The typical winter training schedule of a Formula 1 driver

Older Formula 1 fans and will surely remember Nigel Mansell fainting on the Dallas straight in an attempt to get his empty-tank Lotus to cross the line - by pushing it. Then there were the images of the late Ayrton Senna being dragged out of his car, suffering from extreme exhaustion at the end of a particularly challenging Grand Prix.
Formula 1 is not just about races
Extraordinary scenes, back when Formula 1 was light years away from today's technological perfection and where athletic prowess was the exception rather than the norm. Back then, the drivers were drivers first, and athletes second – and mostly because they worked out with DIY training sessions.

That was thirty years ago. Now the tune has changed

Different regulations, different cockpits and different athletic preparation, which has now become an integral part in the preparation of a professional driver, who must be able to withstand the physical and mental stress that this sport requires.

As a result, drivers have a team of athletic trainers and physiotherapists at their disposal, figures who day by day take care of the physical condition of their patients. The Indian Balbir Singh is an emblematic figure, a permanent presence alongside Michael Schumacher between the end of the 1990s and the first lustre of the year 2000.

The importance of a physiotherapist in a team
In short, modern day Formula 1 drivers cannot ignore physical exercise, especially in winter when the competitive tension drops. During this period the foundations are laid for the coming season and nothing should be left to chance, both on the track during test-drives and in the gym during workout sessions. Success is not just the result of the quality of a technical project.

Outdoor activities

Given that the majority of Formula 1 teams are based in the Northern hemisphere, many drivers spend a few weeks away from the cold winter in countries with warmer temperatures, where they can engage in activities such as running and cycling, and keep fit mile after mile. Cycling in particular is very popular among riders: Romain Grosjean and Fernando Alonso, for example, are great cyclists and over the years have not hesitated to let us know by posting photos on social media.
Many drivers choose sports such as canoeing, trekking and swimming; drivers willingly opt for combinations of sports, to test the strain on even the most well-trained of bodies. Biathlon and triathlon are also popular activities among the aces of the tarmac. Jenson Button, now a retired driver, was particularly famous among the others for being an ironman regular, the discipline that combines running (42.195 km), cycling (180.260 km) and swimming (3.86 km).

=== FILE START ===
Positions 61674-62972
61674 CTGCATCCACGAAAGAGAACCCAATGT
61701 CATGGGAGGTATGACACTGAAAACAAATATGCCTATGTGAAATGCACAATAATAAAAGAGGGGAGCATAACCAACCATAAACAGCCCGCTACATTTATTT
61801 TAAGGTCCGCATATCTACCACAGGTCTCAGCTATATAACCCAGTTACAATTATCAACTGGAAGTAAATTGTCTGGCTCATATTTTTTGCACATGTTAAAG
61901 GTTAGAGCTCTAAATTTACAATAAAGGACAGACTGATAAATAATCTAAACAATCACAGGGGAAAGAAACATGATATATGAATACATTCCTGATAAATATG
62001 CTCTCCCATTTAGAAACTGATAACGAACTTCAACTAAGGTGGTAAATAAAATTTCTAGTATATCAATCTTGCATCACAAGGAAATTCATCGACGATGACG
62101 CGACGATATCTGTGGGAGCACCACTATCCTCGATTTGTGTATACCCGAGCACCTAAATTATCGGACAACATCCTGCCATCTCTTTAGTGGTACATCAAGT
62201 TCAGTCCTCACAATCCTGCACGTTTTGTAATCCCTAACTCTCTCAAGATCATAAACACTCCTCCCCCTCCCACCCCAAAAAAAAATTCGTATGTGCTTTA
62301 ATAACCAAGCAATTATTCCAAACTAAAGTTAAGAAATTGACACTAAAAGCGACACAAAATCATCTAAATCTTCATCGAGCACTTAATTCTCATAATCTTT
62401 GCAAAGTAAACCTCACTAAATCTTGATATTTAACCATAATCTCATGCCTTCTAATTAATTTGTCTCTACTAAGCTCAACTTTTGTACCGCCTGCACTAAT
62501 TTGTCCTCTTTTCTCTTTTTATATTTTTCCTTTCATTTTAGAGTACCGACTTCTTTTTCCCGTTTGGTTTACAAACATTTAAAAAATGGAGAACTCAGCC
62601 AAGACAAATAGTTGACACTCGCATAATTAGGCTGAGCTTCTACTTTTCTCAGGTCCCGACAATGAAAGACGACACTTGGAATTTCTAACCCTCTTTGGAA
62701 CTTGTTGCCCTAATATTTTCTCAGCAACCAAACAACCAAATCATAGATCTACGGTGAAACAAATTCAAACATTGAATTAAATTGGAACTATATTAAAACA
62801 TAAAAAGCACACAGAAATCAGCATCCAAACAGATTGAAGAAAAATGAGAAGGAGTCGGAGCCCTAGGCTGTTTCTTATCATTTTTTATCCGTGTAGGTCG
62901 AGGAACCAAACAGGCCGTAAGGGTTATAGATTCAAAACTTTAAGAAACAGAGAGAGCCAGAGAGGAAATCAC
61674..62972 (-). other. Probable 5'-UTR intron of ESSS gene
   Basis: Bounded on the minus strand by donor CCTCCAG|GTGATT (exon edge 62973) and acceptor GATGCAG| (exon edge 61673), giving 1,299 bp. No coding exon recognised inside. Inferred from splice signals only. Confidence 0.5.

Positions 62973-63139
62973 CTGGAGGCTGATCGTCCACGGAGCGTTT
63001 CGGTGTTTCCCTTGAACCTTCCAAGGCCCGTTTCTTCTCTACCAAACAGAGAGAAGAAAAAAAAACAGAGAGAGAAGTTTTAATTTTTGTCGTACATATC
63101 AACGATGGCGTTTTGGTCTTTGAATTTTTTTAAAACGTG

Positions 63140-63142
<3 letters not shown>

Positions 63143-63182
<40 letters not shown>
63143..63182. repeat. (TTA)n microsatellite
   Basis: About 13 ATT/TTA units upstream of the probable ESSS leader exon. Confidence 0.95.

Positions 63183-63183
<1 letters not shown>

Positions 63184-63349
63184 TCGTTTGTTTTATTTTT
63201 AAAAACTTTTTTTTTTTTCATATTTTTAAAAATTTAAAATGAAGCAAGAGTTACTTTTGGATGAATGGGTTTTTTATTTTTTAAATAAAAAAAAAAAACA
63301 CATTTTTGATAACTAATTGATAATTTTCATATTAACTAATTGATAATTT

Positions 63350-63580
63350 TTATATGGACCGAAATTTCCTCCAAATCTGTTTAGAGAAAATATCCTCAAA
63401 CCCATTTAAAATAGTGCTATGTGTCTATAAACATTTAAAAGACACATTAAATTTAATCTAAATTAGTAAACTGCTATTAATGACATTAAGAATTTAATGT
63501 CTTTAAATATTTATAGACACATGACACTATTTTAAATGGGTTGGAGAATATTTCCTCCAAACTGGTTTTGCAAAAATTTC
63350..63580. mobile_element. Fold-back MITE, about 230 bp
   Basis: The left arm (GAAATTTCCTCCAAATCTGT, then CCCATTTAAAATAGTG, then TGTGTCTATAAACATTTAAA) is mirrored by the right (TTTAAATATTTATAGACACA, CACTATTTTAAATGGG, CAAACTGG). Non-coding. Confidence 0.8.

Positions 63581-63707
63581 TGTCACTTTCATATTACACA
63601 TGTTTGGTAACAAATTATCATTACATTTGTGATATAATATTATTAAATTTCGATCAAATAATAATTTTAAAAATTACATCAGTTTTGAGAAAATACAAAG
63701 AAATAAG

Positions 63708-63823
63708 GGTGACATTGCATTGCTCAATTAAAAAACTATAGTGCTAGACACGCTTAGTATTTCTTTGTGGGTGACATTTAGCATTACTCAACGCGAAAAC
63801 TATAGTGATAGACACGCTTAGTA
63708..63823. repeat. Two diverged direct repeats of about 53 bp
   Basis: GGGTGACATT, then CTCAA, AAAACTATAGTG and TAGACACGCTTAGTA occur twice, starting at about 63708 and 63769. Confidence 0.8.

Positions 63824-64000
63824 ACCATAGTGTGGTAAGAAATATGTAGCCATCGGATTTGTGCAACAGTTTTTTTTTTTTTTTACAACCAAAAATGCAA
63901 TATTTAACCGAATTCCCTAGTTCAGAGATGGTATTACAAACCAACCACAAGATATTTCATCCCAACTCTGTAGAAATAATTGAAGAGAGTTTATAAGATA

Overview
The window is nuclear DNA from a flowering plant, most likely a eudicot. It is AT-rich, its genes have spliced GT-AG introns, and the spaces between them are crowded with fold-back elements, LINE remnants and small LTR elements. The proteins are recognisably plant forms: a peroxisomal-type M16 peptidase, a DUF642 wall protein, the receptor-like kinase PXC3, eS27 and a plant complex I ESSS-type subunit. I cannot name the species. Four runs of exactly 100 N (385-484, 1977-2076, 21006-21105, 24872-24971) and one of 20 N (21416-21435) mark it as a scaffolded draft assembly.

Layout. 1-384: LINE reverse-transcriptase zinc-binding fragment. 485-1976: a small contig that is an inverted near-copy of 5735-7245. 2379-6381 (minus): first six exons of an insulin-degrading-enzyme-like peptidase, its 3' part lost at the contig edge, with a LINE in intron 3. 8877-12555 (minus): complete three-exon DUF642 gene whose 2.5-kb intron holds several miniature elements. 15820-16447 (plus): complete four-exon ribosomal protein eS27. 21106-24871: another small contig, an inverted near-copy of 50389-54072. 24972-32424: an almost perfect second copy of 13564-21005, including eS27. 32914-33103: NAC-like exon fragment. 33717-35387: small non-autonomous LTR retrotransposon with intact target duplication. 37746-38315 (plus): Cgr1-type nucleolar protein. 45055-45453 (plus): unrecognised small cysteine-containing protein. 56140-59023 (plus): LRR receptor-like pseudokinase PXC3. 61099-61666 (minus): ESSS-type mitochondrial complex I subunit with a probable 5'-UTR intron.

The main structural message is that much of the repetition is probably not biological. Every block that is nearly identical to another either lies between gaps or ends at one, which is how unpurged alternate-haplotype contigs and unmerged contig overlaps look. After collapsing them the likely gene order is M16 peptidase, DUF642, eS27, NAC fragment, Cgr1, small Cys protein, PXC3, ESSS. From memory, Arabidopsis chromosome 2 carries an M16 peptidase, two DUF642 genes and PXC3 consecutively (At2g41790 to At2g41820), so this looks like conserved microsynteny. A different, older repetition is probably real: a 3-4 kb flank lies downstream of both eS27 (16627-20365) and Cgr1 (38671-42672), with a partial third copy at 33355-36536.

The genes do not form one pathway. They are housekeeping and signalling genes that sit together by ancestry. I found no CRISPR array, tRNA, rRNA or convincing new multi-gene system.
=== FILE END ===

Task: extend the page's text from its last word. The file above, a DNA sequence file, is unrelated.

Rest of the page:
However, there are also those who prefer the grandeur of a snowy mountain to the lull of the waves crashing on the shores, choosing to wear skis and engage in exhausting cross-country sessions, which harden the body and increase endurance under stress. It was the custom of the Swiss Sauber team - which became Alfa Romeo Sauber in 2018 - to take their drivers to a retreat in the Alps, testing them not only on skis but also in ice climbing challenges.

Lots of gym time to train the most stressed muscles

Driving a Formula 1 car, as technologically advanced as it can be, is not an activity that you can improvise: in the almost two hours of a Grand Prix, there are many factors that affect the body of the drivers, despite the fact that they are seated. Many are the factors that put their bodies under considerable strain: the sustained high speed, the driving operations and the pressure of the G force, which is particularly intense during acceleration, in sustained curves and in braking.
Alonso works out on a Technogym Leg Press
To withstand so much stress, it is essential to have well-trained muscles, especially those of the neck, arms and legs. Therefore, many drivers, followed by the watchful eyes of their trainers and pushed by the hands of the stopwatch, spend more time between the walls of the gym during the winter break than under the sun of the tropics. High intensity training sessions, indoor running and cycling, triceps and other weightlifting exercises, as well as training with the help of machines designed to simulate driving conditions, are the most common activities.

Nonetheless, in the gym there are those pilots who, like world champion Lewis Hamilton, in addition to the "controlled" exercises, vent stress by boxing, a sport he got close to – not really by his own volition - by his father Anthony. As a child, in fact, the British driver wanted to practice karate, but his father – his future agent, pushed him to put on the gloves. With these, he managed to beat an opponent who was bigger and stronger, a lesson that the driver still carries with him and encourages him to never give up, just like in the ring. Nevertheless, that is another story.

Go-kart racing
Returning to the winter training of the drivers, there are also those who have thought of combining pleasure with business, putting themselves behind the wheel of a go-kart. In fact, the Toro Rosso trainers, at the time of Carlos Sainz Jr., trained their drivers by making them race in go-karts with a helmet equipped with ballasts that increased their weight by 1.5-2 kg, thus simulating the impact of the G-force that they would encounter in the race.

In short, in a sport that is increasingly spectacular and technologically advanced, drivers are called upon to be at their best to face all the challenges that await them.

Challenges that begin in winter, between a machine that simulates driving on the track and a race on uneven ground, and ignite as the last red light goes out.

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